Taurus announced the new micro-compact semi-auto pistol, the GX4, in May, billed as an 11+1 shot 9mm that was roughly the size of a traditional .380 pocket gun that had half the capacity. The specs of the polymer-framed striker-fired handgun– 5.8-inches long with the small backstrap installed, about an inch wide, and 4.4-inches high with the flush-fit magazine inserted– put it in the same boat as the Ruger MAX-9, Sig Sauer P365, Smith & Wesson Shield Plus, and Springfield Armory Hellcat line.
I’ve been kicking around the new Taurus GX4 over the past couple of months, having run some 500 rounds through it, and have some things to say about it.

The 11+1 shot Taurus GX4 is definitely compact. Micro compact, you could say.

Have $400 and Want a Micro 9 with Change Leftover?

Taurus is looking to take on the big boys with its new micro pistol, which is designed to deliver maximum concealment without sacrificing capacity or ergonomics – the GX4.

Getting the specs out of the way, the 11+1 shot 9mm is the size of popular .380 “pocket guns,” using a 3.06-inch barrel to tape out to a maximum 6.05-inch overall length. The gun is slender, at just over an inch wide, and it is 4.4 inches high at its tallest. The unloaded weight is 18.6 ounces. Fully loaded with 12 rounds of 147-grain JHPs, I found my test gun to hit the scales at 23.9 ounces.

Compared to other recently introduced micro 9s, such as the Ruger MAX-9, Sig Sauer P365, Smith & Wesson Shield Plus, and Springfield Armory Hellcat, the GX4 is a dead ringer as far as size goes. Plus, its flush-fit mags hold one extra round over the Sig or S&W’s comparable magazine while being on par with the Springer and one less than the Ruger.

However, where the GX4 cleans house is the price: $392. That’s the MSRP, meaning that “actual” prices at your local gun store will probably hover closer to “Three Fiddy.” 

More in my column at Guns.com.

The Micro 9 Race is Heating Up

Every 25 years or so, handguns catch a big developmental wave. For instance, the last one prior to modern times occurred with the “Baby” Glocks of 1994, when the company debuted subcompact 10+1 shot pistols to make the most of the federal assault weapon ban. Those guns proved so successful that Glock now makes a subcompact model in all of their calibers– including the only company that makes a 10mm Auto pocket gun– while others have increasingly tried to imitate, duplicate or one-up the concept.

This brings us to 2018 when Sig Sauer brought their new “micro-compact” P365 to SHOT Show. Even smaller than the Glock G26 but with the same magazine capacity, it was a smash. Since then, Springfield Armory has brought their Hellcat to the market, with much the same concept, as had Taurus with the G3C.

Well, on the same day this week, both Ruger and Smith & Wesson announced their own separate P365/Hellcat/G3C competitors, the MAX-9 and the Shield Plus, respectively.

Ruger’s new MAX-9 Pistol, which, importantly, is optics-ready for under $500.

S&W M&P Shield Plus

Here is a snapshot of who they stack up when it comes to specs:

As for how they compare against each other in real life, the jury is still out on that one.

So I have been carrying the Beretta 92X Compact for 2 months…

I’ve have been shooting and carrying one of Beretta’s newest versions of their iconic Model 92, the 92X, and have a few things to report.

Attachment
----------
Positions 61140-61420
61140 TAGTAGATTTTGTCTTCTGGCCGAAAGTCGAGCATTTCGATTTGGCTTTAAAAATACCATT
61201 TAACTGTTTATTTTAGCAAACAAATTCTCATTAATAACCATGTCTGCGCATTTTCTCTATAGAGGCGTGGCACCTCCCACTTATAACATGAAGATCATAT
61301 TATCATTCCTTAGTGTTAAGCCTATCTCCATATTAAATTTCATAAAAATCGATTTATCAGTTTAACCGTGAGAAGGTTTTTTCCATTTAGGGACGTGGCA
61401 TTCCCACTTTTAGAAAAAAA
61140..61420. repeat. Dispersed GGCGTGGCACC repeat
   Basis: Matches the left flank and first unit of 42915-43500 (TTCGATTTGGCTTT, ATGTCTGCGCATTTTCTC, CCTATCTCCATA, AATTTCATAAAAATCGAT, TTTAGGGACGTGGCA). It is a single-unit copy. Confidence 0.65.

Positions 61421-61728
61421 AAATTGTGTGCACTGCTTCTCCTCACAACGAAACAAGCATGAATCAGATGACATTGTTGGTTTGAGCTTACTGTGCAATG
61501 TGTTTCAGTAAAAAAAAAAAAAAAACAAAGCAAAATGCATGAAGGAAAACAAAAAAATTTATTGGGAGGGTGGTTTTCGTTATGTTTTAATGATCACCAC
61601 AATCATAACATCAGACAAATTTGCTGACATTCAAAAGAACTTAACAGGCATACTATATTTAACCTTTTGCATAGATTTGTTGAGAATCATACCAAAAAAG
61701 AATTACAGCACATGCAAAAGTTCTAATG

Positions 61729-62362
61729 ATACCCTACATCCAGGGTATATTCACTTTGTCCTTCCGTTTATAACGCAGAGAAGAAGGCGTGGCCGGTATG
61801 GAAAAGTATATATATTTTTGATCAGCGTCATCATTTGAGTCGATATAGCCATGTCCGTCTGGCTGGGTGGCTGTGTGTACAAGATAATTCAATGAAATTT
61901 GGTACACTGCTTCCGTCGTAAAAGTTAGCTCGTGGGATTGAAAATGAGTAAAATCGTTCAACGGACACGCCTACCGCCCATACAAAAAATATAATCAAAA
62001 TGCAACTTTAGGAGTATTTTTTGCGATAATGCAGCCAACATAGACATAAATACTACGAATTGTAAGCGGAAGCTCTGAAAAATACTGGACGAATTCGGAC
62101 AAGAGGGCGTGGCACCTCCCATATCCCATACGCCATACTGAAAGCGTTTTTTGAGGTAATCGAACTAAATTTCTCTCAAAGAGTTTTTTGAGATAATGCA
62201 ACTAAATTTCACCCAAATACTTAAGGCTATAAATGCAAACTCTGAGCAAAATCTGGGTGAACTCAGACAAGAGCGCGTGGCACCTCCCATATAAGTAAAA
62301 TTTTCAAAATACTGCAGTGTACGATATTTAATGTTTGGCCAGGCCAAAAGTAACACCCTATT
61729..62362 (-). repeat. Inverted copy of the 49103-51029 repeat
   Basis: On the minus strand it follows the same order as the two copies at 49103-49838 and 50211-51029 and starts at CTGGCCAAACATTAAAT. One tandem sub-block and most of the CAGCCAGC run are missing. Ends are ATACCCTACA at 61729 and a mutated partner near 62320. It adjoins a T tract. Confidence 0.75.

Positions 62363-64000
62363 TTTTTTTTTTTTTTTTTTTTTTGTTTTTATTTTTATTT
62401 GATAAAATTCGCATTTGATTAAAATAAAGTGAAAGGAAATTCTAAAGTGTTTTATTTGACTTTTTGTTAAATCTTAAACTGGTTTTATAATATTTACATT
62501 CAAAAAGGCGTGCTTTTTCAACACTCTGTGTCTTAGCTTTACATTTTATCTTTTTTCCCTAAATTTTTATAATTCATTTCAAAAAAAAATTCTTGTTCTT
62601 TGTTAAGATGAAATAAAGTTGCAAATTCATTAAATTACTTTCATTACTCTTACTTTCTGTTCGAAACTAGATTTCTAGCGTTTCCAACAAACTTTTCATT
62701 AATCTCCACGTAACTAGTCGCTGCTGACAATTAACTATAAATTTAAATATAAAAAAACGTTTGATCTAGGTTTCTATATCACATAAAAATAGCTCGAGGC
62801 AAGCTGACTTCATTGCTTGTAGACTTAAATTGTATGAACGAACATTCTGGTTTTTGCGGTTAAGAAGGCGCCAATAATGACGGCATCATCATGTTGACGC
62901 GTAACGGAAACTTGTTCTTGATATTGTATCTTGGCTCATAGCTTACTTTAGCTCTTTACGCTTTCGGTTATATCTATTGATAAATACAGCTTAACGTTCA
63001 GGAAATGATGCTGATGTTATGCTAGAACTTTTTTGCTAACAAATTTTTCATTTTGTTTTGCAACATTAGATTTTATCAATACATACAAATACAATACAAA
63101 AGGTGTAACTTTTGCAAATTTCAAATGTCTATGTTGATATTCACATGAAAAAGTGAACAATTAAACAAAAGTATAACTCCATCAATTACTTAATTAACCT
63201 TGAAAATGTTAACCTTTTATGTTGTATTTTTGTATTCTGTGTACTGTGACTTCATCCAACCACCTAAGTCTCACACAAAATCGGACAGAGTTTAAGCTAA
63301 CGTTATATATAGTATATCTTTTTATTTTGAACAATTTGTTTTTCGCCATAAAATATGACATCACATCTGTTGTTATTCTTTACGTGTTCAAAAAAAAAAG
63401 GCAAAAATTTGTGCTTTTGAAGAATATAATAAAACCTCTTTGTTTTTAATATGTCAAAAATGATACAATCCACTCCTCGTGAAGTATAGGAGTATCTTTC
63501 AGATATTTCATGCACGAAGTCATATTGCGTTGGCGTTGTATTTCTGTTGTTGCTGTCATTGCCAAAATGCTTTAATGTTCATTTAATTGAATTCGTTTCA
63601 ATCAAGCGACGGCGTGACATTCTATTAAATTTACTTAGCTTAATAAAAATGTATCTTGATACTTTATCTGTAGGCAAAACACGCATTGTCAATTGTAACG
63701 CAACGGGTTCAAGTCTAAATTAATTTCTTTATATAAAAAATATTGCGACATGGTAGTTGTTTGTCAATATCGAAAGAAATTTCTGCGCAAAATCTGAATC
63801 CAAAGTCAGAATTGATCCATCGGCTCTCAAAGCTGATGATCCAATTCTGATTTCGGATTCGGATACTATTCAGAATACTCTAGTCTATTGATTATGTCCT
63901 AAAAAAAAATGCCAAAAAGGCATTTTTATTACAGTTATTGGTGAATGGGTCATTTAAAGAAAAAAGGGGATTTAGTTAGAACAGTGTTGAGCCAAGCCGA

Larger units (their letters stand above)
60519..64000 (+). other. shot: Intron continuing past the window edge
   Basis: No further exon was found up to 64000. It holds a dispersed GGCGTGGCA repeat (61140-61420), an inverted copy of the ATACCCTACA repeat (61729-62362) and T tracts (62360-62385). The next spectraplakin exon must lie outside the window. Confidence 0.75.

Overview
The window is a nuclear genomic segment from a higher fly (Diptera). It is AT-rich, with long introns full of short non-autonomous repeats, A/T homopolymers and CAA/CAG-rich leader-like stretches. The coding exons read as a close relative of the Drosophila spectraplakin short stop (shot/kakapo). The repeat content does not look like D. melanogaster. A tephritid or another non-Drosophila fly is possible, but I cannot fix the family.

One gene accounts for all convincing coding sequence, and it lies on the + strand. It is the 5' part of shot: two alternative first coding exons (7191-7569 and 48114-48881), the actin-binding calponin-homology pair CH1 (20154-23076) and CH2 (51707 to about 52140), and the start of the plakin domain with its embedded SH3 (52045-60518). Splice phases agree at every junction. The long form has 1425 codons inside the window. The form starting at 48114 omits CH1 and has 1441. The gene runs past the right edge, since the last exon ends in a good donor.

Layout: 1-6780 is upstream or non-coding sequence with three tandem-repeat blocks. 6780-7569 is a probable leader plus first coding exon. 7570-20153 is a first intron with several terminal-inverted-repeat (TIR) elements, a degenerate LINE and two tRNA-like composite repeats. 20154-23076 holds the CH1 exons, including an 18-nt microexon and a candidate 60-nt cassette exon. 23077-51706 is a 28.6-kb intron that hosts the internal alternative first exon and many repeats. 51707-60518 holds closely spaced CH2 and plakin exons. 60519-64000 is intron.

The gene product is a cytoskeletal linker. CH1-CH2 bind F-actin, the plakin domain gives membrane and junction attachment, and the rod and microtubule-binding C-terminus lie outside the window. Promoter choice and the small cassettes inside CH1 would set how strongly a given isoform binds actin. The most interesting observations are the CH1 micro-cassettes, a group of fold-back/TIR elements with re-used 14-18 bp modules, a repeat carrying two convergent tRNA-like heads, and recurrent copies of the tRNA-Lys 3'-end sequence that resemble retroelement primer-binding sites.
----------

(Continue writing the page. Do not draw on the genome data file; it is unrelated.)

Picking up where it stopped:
While the standard/full-sized 92X uses a 4.7-inch barrel to produce an 8.5-inch long handgun that tips the scales at 33.4-ounces while unloaded, the smaller Centurion is a more Commander-style offering with a shorter 4.25-inch barrel which boils down to a 7.75-inch overall length.

Going even shorter, the 92X Compact has the Centurion-length slide and barrel on a shorter frame (5.25-inches high, versus the standard 5.4-inch) to produce a handgun more suited for concealed carry. This puts the Compact in roughly the same class, size-wise, as guns such as the Glock G19, Sig Sauer P229, and S&W M&P M2.0 Compact.

I have carried it for over 400 hours and ran 2,000 rounds in it drawn from a selection of loads from Winchester, Federal, CCI (Blazer), Wolf, and PMC in weights between 115- and 147-grain with a mix of various training and self-defense ammo in standard commercial, military, and +P velocities.

Long story short: one malfunction in shooting, some belly skin lost in carry. Other than that, not bad. Not bad at all.

In the end, the 92X gives the modern shooter a reliable handgun that stands on 40+ years of legacy while having a lot of features– DA/SA hammer-fired action, all-metal construction, slide-mounted safety/decocker– that you aren’t going to find on the average plastic fantastic.

Further, it does it all in three available sizes with a ton of aftermarket support. The 92X series may not get people to drop their polymer striker-fired handguns, but it does give those who are familiar with, or prefer, the 92 families a more contemporary pistol that is both fun to shoot and dependable.

See the full review with more context in my column at Guns.com

22 Years with the same old Snubby

For those situations where a more full-sized gun isn’t on the schedule, this Smith & Wesson Model 642 Airweight has often tagged along with me, especially in hot summer months.

I picked up this 15-ounce piece of prevention back in 1997 and, while my typical everyday carry is a double-stack 9mm compact (alternating between Glock’s G19 and S&W’s M&P 2.0) this .38 special often pokes its head out of the safe for various uses. While not perfect, they do have their place and this one has been nothing but faithful for 22 years.

More on its journey in my column at Guns.com.